And yet, they succeeded… (1)

Nana Mahama 2 President John Mahama and Nana Akufo-Addo

Thu, 20 Oct 2016 Source: Jeffery Amo – Asare

By Jeffery Amo – Asare

I recently watched a panel discussion between two communicators from the two biggest political parties in the country. One of the panel member indicated that the presidential candidate of the opposition party is a failure because he had been defeated in his two consecutive bids as presidential candidate and therefore cannot win the incoming election.

The following day, a serial caller called on the same platform and appealed to the numerous listeners not to vote for the opposition candidate all because he had failed and therefore he is a failure.

I was not surprised at all because in our part of the world, the word “failure” is tagged as an abomination and even seen as evil. Many resort to spiritualism when failure occurs. In my personal observation, I have come to the realization that most Ghanaians fail because we fear failure and have negative mindset on failure.

Failure is never a curse, failure is never evil, failure is never a defeat and failure does not mean the end of the road. Robert F. Kennedy once said, “Only those who dare to fail greatly can ever achieve greatly.” This is the motivation of this article, to furnish you with men and women who ever failed, but succeeded.

The next time things don’t go as planned, remember these people, they were in worse situations than yours and yet, made it.

Coco Chanel once said, “Success is most often achieved by those who don’t know that failure is inevitable.” Historical rankings of Presidents of the United States, a survey conducted to rank the success of individuals who served as President of the United States and based on surveys of academic historians and political scientist or popular opinion, ranked this man as the greatest president in the history of America.

This man at the age of seven, together with his family were forced out of their home. At the age of nine, he lost his mother. Though he had desire to learn law but had no education. He lost his job as a store clerk at the age of 22. At 23, he ran for state legislature and lost.

He went into business at the same year but failed leaving him with a debt that took him 17 years to repay. He had a nervous breakdown at the age of 27. At the age of 29, he lost when he tried for the post of speaker in his state legislature. Two years later, he also was defeated in his attempt to become an elector. At 35, he was defeated twice while running for Congress.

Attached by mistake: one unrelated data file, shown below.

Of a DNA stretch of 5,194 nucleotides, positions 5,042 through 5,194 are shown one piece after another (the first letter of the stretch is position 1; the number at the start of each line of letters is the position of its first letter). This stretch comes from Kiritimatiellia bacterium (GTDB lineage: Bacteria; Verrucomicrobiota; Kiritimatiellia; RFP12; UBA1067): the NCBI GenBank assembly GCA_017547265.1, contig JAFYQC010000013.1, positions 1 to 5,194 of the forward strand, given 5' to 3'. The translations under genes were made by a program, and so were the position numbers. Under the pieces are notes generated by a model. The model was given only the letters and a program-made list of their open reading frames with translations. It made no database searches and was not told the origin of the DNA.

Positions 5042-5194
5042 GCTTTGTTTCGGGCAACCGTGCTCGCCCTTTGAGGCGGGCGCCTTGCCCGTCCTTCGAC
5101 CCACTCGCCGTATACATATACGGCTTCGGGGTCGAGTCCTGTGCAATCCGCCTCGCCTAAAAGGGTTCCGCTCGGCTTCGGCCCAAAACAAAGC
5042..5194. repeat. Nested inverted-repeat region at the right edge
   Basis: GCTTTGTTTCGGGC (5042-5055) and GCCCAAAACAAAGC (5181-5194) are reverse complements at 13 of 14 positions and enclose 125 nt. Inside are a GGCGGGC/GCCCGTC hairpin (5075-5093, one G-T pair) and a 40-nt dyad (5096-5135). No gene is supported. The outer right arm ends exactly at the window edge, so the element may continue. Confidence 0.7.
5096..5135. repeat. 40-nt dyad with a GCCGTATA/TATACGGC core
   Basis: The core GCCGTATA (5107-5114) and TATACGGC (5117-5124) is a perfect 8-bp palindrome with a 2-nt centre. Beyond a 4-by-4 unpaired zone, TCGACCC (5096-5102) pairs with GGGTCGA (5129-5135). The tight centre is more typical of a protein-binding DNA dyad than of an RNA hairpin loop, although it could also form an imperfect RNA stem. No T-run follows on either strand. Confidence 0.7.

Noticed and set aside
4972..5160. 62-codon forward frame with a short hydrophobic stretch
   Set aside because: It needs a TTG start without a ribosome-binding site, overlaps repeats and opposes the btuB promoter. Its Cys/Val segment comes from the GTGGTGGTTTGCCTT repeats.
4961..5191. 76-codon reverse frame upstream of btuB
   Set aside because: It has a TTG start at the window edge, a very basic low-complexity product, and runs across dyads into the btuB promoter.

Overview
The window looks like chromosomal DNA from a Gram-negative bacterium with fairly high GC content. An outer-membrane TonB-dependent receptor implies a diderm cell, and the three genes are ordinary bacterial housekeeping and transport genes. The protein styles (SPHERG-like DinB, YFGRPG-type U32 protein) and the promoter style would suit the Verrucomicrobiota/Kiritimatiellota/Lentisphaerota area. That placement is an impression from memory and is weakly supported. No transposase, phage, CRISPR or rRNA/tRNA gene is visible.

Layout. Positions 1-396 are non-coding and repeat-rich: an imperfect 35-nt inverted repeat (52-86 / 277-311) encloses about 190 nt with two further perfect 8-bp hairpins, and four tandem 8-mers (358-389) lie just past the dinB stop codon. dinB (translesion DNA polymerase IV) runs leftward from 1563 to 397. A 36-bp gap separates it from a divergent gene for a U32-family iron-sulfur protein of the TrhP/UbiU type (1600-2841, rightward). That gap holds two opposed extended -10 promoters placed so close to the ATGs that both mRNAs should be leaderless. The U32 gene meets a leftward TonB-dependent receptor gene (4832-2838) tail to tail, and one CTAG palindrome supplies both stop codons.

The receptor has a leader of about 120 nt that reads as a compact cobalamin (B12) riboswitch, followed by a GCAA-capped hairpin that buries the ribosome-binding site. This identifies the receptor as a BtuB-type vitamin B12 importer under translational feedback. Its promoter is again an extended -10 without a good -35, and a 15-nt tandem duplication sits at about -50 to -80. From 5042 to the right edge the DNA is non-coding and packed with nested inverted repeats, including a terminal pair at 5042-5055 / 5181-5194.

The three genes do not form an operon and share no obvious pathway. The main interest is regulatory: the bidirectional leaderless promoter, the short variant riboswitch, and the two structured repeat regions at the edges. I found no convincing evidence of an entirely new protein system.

At age 39, though he was elected to Congress, he lost his re-election bid.

At age 41, his four-year-old son died and at 42, he was rejected as a prospective land officer. At 44, he lost the vice presidential nomination and at 49, he ran for Senate and lost again. I have not personally heard of a man in this country who has failed miserably as this man.

I strongly believe if this man was a Ghanaian, he would have been taken to all the spiritual centers for breakthrough. Yet, in some manuscripts, he had been known to have said, “My great concern is not whether you have failed but whether you are content with your failure.” Truly, it is not failure that matters, but rather what we do with the failure.

Never be content when failed, it is a shadow to greater things. Finally, at 51, he was elected the President of the United States of America. This is the life of Abraham Lincoln.

Abraham Lincoln once said, “That some achieve great success is proof to all that others can achieve it as well.” This is the picture we need to post on our walls. This is the quote we need to let our children recite every morning. This is the words of inspiration to boost the confidence of every child and persons in this country. She was born to an unmarried teenage mother.

At age six, she lived with her grandmother in a poor condition such that she her local children made fun of her because of her dresses which were made of potato sacks. At nine years, an onset of molestation by her cousin, uncle and a family friend began. At 13, after suffering years of abuse, she ran away from home. At age 14, she became pregnant but lost her son shortly after birth.

How difficult a life like this could end up in success if she had come from this part of the world. There have been several occasions where many young women in this country with similar background like this have ended up in worse situation. Yet, if we can change our words and inspire them, they would easily brush aside the past and be filled to achieve greater heights in the future.

All is never lost irrespective of the condition one find his/herself. Upon all that happened to her, this woman rose to be best known for her talk show which was the highest ranked television program of its kind in history even though she was fired from her first TV job as an anchor in Baltimore. She has been ranked the richest African-American of the 20th century.

She is known as the greatest black philanthropist in American history. From 2006 to 2008, it was estimated that her endorsement of Barack Obama, canvassed over a million votes for Obama in the close 2008 Democratic primary race. This is the woman who is known to have said. “There is no such thing as failure. Failure is just life trying to move us in another direction.” She is Oprah Winfrey. Truly, failure only exist in the of fearful and defeated minds.

If today we can change our perception and concept on failure, we can really make a great impact in this life.

Writer's e-mail: Jefferyasare70@yahoo.com

Columnist: Jeffery Amo – Asare